Scent, Emotion, and the Outdoors

Camp sunsetThe cool, damp air blowing through my kitchen window smelled of water and cut wood, soil and evergreens, reminiscent of morning at the lakeside camp we go to in New Hampshire. I instantly felt a mix of joy and longing, then thought about the journey ahead to the camp this summer. That journey is fifteen hours by car. At the end, the pavement gives way to gravel, then dirt, and the trees close overhead so suddenly it is as if they snapped shut. We plunge into cooler, shaded air: forest air. The car fills with cries of, “We’re here! We’re here!” And with that, we pass through the old, rust-red gate. The must of the forest, herbal and woody, sharpened with the mineral scent of the lake just yards away, fills my lungs and brings me joy. Stress lifts – the stress of job and home and the daily routine and the long drive. I have reached the place where I am most able to relax. Thoughts of this journey, and the feelings that preceded those thoughts, started when I inhaled the scent of the air gusting through my kitchen window one late spring morning in Michigan.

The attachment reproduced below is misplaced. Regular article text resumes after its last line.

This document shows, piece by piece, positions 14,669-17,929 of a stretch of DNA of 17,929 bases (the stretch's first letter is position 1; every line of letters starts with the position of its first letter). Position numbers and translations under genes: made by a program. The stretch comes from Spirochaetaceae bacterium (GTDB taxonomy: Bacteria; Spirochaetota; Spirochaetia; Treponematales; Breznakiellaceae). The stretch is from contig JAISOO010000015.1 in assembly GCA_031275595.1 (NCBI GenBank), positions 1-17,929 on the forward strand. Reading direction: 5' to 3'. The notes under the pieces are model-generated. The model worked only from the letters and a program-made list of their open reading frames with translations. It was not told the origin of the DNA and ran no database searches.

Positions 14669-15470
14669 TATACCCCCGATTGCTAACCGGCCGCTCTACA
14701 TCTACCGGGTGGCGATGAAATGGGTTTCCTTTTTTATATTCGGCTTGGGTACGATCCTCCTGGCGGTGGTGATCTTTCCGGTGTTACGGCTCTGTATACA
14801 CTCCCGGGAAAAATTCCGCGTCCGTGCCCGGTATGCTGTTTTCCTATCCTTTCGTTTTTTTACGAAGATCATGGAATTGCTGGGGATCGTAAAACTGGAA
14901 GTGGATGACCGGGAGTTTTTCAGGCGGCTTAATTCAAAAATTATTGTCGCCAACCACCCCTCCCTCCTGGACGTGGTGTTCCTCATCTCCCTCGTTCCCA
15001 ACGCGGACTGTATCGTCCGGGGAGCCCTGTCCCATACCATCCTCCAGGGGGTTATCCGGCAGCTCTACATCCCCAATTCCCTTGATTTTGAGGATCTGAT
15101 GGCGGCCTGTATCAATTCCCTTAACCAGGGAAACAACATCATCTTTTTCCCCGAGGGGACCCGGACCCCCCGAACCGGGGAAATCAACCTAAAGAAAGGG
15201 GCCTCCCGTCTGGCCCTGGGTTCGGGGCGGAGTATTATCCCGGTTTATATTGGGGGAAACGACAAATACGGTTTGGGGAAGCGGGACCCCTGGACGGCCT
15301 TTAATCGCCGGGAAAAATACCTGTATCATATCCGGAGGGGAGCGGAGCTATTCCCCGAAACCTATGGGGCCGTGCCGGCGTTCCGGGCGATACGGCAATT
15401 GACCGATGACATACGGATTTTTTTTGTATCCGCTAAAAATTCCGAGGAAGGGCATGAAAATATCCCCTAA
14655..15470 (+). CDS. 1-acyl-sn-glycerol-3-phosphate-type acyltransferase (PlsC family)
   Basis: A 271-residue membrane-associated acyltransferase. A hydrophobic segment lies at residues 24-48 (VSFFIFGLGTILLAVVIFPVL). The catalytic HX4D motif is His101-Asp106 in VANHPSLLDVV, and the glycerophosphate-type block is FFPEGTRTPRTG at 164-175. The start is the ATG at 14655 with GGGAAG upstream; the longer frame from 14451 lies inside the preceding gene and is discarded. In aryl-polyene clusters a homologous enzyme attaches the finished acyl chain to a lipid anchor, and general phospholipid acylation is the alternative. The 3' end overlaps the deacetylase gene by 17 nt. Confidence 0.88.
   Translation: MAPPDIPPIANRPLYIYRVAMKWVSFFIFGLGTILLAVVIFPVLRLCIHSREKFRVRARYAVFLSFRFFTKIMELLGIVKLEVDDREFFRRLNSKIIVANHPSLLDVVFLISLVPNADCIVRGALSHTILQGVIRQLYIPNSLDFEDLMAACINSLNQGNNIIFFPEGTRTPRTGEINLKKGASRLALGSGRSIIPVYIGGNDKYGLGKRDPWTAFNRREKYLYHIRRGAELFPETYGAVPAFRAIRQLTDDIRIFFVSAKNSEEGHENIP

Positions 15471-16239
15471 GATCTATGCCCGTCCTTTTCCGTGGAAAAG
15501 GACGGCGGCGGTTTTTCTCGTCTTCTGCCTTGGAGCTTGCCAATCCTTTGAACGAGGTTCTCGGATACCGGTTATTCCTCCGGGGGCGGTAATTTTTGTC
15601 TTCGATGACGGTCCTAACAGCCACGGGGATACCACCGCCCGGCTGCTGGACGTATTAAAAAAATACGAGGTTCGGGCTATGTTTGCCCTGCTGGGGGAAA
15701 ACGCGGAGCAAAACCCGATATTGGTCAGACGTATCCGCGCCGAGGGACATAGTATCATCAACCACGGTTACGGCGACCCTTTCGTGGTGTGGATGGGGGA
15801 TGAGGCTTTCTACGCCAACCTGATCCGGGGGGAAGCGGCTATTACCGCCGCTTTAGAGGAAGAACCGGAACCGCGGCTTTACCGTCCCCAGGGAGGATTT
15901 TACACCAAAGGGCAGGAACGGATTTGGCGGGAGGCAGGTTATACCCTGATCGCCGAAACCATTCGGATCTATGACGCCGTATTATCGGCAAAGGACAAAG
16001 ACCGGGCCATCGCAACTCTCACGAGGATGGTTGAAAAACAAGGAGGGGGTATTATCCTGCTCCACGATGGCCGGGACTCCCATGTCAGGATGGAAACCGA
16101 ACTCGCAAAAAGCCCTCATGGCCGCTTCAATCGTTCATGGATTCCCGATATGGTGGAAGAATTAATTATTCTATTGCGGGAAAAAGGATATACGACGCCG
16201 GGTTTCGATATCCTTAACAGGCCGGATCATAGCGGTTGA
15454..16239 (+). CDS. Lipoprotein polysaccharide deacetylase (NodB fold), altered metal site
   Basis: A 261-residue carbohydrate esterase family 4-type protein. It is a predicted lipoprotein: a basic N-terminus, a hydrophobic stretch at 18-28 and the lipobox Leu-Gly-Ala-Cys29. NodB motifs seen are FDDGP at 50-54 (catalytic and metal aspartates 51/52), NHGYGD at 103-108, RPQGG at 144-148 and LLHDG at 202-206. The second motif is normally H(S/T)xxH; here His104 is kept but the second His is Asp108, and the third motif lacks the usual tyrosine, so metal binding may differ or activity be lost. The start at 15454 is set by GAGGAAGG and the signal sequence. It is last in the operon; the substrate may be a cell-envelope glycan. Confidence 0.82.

Recently, my family returned from a camping trip to Tahquamenon Falls in Michigan’s Upper Peninsula. As we viewed the upper falls, two hundred feet wide and nearly fifty high, we felt the cool mist prickle against our cheeks. The scent of water was everywhere – in the mist of the falls, in the moist soil by the riverbank, and rising from warm river stones. Even as I was fully present to the impressive and beautiful view of the falls, the scent triggered a surge of anticipation for the New Hampshire trip still to come. I thought about the camp dock, and the beach, and the resin oozing from hemlocks and trapping daddy long-legs that venture into it, looking for a taste. I pictured the rust-red gate and sitting with friends under the trees. I felt almost like I was there.